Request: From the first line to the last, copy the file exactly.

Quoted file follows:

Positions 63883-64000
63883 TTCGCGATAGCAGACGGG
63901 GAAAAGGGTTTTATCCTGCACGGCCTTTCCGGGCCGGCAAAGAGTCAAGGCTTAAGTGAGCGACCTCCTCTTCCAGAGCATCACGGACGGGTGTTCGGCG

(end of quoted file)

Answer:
Positions 63883-64000
63883 TTCGCGATAGCAGACGGG
63901 GAAAAGGGTTTTATCCTGCACGGCCTTTCCGGGCCGGCAAAGAGTCAAGGCTTAAGTGAGCGACCTCCTCTTCCAGAGCATCACGGACGGGTGTTCGGCG